Ambien May Help Stroke Recovery
Ambien, sold as zolpidem, helped to reduce stroke risk in mice, according to a new study.
Researchers at Stanford University in California found that mice returned to pre-stroke abilities after being given the drug.
"Before this study, the thinking in the field was that GABA signaling after a stroke was detrimental," said Dr. Gary Steinberg, professor and chair of neurosurgery at Stanford University, in a news release. "But now we know that if it's the right kind of GABA signaling, it's beneficial. And we've identified an FDA-approved drug that decisively promotes the beneficial signaling."
During the study, researchers specifically looked at the effects of common synaptic GABA signaling following stroke. They induced strokes in mice that resulted in severe sensory damage or impaired movement. Then, they gave them either a sub-sedative dose of Ambien or a solution that did not contain a drug.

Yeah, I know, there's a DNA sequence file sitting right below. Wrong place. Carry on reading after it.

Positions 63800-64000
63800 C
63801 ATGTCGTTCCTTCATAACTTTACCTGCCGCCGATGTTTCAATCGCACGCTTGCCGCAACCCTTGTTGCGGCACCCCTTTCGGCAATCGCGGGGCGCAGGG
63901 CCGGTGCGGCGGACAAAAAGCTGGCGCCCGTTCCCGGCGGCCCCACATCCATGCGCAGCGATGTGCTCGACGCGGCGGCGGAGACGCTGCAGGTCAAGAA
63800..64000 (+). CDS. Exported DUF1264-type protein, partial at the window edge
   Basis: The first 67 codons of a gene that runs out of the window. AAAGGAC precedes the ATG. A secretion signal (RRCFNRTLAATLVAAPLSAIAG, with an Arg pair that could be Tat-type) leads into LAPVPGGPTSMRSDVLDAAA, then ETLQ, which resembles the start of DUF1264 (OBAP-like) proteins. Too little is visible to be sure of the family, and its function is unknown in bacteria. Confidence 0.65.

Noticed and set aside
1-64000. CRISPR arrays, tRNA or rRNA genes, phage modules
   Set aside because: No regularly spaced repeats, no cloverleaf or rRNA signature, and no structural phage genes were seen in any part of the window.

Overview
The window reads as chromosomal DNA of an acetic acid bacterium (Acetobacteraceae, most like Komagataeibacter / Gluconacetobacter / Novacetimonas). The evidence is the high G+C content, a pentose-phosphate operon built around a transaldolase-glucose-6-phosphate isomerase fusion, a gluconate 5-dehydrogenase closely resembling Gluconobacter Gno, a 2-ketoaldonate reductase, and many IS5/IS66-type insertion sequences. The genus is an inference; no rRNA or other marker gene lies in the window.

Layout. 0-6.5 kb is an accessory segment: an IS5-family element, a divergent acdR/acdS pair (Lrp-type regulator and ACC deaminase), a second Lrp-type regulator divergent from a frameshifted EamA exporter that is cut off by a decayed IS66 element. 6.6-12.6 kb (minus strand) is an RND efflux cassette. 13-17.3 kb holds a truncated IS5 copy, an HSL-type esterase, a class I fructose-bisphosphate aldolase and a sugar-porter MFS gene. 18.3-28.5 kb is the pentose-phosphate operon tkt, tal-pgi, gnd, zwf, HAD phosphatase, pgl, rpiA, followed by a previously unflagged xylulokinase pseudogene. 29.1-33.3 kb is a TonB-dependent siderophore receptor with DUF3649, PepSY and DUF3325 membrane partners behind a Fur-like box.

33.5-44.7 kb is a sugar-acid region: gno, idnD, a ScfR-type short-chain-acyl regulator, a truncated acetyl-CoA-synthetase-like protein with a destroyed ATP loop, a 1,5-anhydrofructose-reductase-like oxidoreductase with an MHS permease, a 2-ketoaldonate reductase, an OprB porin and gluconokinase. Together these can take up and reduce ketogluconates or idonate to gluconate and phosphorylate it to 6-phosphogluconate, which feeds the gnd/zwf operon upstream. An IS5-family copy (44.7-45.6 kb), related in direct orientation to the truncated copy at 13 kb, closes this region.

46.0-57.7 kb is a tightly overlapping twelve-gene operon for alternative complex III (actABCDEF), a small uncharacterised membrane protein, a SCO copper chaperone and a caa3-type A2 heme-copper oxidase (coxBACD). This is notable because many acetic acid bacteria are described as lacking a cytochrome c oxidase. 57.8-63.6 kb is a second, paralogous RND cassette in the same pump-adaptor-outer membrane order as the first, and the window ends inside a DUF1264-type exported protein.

Findings showed that mice treated with Ambien were better at completing certain tasks during the study than those that did not receive the drug.
However, researchers caution regarding the initial study results as mice typically recover most of their functions following a stroke, which is not always the case in humans. However, the study results do suggest that GABA levels can be beneficial for stroke patients.
The study is published in the journal Brain.
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